Huh, looks like servers aren’t needed for SimCity computation


We’ve gone, what, two days without any SimCity scandal? Well, this is about to make up for that hiatus I assure you. Since the game came out last week, it’s been the topic of much debate regarding always-online DRM and unprepared game launches. Bottom line: the SimCity launch has been an utter disaster and ever since the server issues began (which was the moment the game released) people have been begging for an offline mode.

To that request, Maxis studio boss lady Lucy Bradshaw has stated (repeatedly): “with the way that the game works, we offload a significant amount of the calculations to our servers so that the computations are off the local PCs and are moved into the cloud. It wouldn’t be possible to make the game offline without a significant amount of engineering work by our team.”

RockPaperShotgun, however, has a Maxis insider. This insider worked on the game, and he/she has said that the whole “calculations to our servers” thing is a load of rubbish. Everything happens on your PC and the only things the servers do is make sure you’re not cheating and, obviously, run the social aspects of the game.

“The servers are not handling any of the computation done to simulate the city you are playing. They are still acting as servers, doing some amount of computation to route messages of various types between both players and cities. As well, they’re doing cloud storage of save games, interfacing with Origin, and all of that. But for the game itself? No, they’re not doing anything. I have no idea why they’re claiming otherwise. It’s possible that Bradshaw misunderstood or was misinformed, but otherwise I’m clueless.”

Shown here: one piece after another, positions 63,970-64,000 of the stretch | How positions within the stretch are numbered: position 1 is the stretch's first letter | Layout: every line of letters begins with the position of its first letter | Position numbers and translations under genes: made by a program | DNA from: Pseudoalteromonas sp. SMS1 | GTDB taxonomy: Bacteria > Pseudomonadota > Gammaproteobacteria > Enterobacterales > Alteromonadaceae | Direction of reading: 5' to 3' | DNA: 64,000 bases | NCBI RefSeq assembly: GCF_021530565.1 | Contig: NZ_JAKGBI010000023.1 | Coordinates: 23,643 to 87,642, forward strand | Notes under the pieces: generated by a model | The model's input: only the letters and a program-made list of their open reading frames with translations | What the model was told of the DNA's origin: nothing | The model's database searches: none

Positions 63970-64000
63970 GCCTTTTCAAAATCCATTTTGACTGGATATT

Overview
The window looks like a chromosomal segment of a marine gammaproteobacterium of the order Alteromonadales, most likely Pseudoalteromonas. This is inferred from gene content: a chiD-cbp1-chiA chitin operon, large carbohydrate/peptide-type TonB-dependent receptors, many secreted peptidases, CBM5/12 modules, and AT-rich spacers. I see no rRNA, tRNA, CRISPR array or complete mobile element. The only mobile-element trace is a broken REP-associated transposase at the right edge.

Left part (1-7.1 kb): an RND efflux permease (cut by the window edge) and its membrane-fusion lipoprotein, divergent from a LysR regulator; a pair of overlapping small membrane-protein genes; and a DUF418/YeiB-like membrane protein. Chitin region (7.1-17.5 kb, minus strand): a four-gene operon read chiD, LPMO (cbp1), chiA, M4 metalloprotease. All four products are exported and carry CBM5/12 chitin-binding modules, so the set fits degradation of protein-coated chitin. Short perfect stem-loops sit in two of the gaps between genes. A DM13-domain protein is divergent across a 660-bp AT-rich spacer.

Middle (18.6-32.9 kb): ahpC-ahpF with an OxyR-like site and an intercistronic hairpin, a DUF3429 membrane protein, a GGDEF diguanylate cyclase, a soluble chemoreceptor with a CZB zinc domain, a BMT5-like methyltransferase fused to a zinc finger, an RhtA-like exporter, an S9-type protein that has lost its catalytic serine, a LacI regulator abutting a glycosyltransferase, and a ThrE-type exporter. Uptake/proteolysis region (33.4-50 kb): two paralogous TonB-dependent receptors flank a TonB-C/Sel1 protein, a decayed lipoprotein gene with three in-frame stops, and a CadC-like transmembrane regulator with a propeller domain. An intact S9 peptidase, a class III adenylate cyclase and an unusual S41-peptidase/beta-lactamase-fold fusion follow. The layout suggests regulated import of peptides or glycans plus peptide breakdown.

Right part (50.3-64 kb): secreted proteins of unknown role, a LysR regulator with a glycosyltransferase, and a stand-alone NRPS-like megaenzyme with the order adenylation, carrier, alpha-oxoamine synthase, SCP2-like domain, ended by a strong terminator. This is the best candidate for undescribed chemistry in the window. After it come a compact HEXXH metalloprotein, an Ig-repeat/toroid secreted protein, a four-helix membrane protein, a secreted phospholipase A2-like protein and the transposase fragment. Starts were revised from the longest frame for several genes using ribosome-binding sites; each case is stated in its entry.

So then, would it be possible for Maxis to put together an offline mode? According to Bradshaw it wouldn’t be possible and even if it was it was it would take a “significant amount of engineering work”. According to the Maxis insider, “it wouldn’t take very much engineering to give you a limited single-player game without all the nifty region stuff.”

This all comes in the wake of Kotaku publishing an article in which they discuss how they were able to play the game for nearly 20 minutes before SimCity realised it wasn’t connected to the Internet.

The Maxis insider provided a little more information on how the server architecture functions within the Glassbox engine:

“Because of the way Glassbox was designed, simulation data had to go through a different pathway. The game would regularly pass updates to the server, and then the server would stick those messages in a huge queue along with the messages from everyone else playing. The server pulls messages off the queue, farms them out to other servers to be processed and then those servers send you a package of updates back. The amount of time it could take for you to get a server update responding to something you’ve just done in the game could be as long as a few minutes. This is why they disabled Cheetah mode, by the way, to reduce by half the number of updates coming into the queue.”

Well then, it looks like somebody just turned the PR Disaster dial up to “We Have Serious Explaining To Do”.

Source: RockPaperShotgun